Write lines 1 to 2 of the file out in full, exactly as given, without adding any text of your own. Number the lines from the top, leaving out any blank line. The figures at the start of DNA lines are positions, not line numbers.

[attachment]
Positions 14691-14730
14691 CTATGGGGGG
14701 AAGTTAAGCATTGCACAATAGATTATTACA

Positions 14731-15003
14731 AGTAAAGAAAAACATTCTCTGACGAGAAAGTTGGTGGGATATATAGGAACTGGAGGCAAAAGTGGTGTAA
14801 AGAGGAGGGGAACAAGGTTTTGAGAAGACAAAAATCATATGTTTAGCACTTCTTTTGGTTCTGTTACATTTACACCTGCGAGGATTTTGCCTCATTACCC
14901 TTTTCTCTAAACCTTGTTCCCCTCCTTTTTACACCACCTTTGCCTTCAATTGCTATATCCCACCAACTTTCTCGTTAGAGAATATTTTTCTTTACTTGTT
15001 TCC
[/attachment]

Positions 14691-14730
14691 CTATGGGGGG